Apparently the news media wants to remind you of the dangers posed by Mt Fuji, who's magma chamber has been pressurized to unprecedented levels following 2011's major 9.0 earthquake in Japan. A 6.4, and 5.0 quake followed, centered under Mt Fuji, which has caused some concern for scientists and nearby cities. I reported on this over two years ago, and while not much has changed, it seems that this is back in the headlines again, so I thought I'd set the record straight, lest the news media sends you into a panic.
Mt Fuji seen from Japan.
Here are some basic facts.
Yes, Fuji is under an immense, even record amount, of pressure in its magma chamber. The pressure is currently greater than it was during the 1707 eruption which blasted a massive crater in the SE flank of the mountain. This means that any further disturbances, such as medium to large quakes in the region could fracture rock, and allow for magma and gas to rise, raising the risk of a highly explosive eruption.
This is by no means imminent, as it is impossible to predict quake activity or location. It simply means that Fuji is primed, and large quakes close to the mountain would increase this risk. Right now, no seismicity other than normal background rumblings are occurring. So there is no need at this time to panic.
Japan has been criticized for its lack of disaster planning regarding Fuji, however last year they did release a new evacuation plan in the event of an eruption, which would likely give some warning in the form of increased tremor (long period quakes, rock fracture tremors, etc) and increased gas emissions.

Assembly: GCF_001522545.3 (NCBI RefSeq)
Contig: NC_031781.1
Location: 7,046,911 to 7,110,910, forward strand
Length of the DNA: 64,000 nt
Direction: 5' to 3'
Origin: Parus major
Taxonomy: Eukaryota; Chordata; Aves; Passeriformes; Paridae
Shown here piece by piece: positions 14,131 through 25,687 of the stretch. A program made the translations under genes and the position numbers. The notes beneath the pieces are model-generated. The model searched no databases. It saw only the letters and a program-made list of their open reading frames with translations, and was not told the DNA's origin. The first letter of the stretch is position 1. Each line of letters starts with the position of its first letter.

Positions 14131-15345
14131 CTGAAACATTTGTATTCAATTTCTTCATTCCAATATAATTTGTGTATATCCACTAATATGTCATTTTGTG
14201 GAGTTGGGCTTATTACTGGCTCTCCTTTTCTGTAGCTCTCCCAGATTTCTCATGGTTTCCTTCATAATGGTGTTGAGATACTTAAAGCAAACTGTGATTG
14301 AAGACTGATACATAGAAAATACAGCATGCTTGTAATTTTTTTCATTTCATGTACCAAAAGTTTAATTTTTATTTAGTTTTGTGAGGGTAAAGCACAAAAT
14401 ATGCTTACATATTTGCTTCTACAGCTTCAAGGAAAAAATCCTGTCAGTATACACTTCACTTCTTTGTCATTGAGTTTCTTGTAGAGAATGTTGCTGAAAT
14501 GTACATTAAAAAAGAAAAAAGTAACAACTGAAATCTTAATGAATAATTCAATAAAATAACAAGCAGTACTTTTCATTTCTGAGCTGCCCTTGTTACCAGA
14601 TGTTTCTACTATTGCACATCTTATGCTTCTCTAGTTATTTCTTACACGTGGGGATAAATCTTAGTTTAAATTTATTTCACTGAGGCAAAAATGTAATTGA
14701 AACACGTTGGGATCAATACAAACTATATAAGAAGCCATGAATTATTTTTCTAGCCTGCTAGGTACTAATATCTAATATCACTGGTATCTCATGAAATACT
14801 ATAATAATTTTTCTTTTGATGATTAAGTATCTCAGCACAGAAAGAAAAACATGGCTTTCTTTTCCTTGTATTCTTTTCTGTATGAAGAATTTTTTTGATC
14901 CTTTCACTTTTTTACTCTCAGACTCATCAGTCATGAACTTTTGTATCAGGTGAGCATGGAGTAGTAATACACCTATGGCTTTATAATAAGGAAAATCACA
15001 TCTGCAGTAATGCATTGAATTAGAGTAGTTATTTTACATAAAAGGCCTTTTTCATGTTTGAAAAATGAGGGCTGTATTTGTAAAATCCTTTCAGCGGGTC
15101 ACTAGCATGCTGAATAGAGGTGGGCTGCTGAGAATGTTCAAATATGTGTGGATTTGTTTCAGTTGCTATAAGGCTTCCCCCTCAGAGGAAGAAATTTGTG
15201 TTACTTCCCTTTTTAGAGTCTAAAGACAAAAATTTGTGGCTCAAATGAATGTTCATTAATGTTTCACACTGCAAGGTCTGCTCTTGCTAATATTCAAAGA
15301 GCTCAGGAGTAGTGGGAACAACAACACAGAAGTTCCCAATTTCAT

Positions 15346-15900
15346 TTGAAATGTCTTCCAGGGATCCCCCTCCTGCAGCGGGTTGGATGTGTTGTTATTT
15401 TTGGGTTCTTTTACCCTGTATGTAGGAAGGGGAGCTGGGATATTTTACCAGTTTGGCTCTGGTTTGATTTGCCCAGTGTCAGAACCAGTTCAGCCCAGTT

The important thing for scientists, and Japanese residents is to simply remain aware and vigilant of the threat. Japan is still recovering from the aftermath of the 2011 quake, tsunami, and nuclear meltdown of the Fukushima Daiichi power plant which was damaged by the quake. A massive volcanic eruption from Fuji IS in the future for Japan, it is only a matter of time. That time however is impossible to know. Fuji is capable of depositing significant amounts of ash as far away as Tokyo, so an eruption would have severe consequences for an island already stressed by other disasters.
But again, this is nothing new, and we have known that Fuji is primed for several years now. As I can attest looking at my traffic charts on my own blog, any news about Fuji, one of the worlds most famous volcanoes, is always a click-generator. It doesn't mean you shouldn't pay attention, but don't lose too much sleep over it.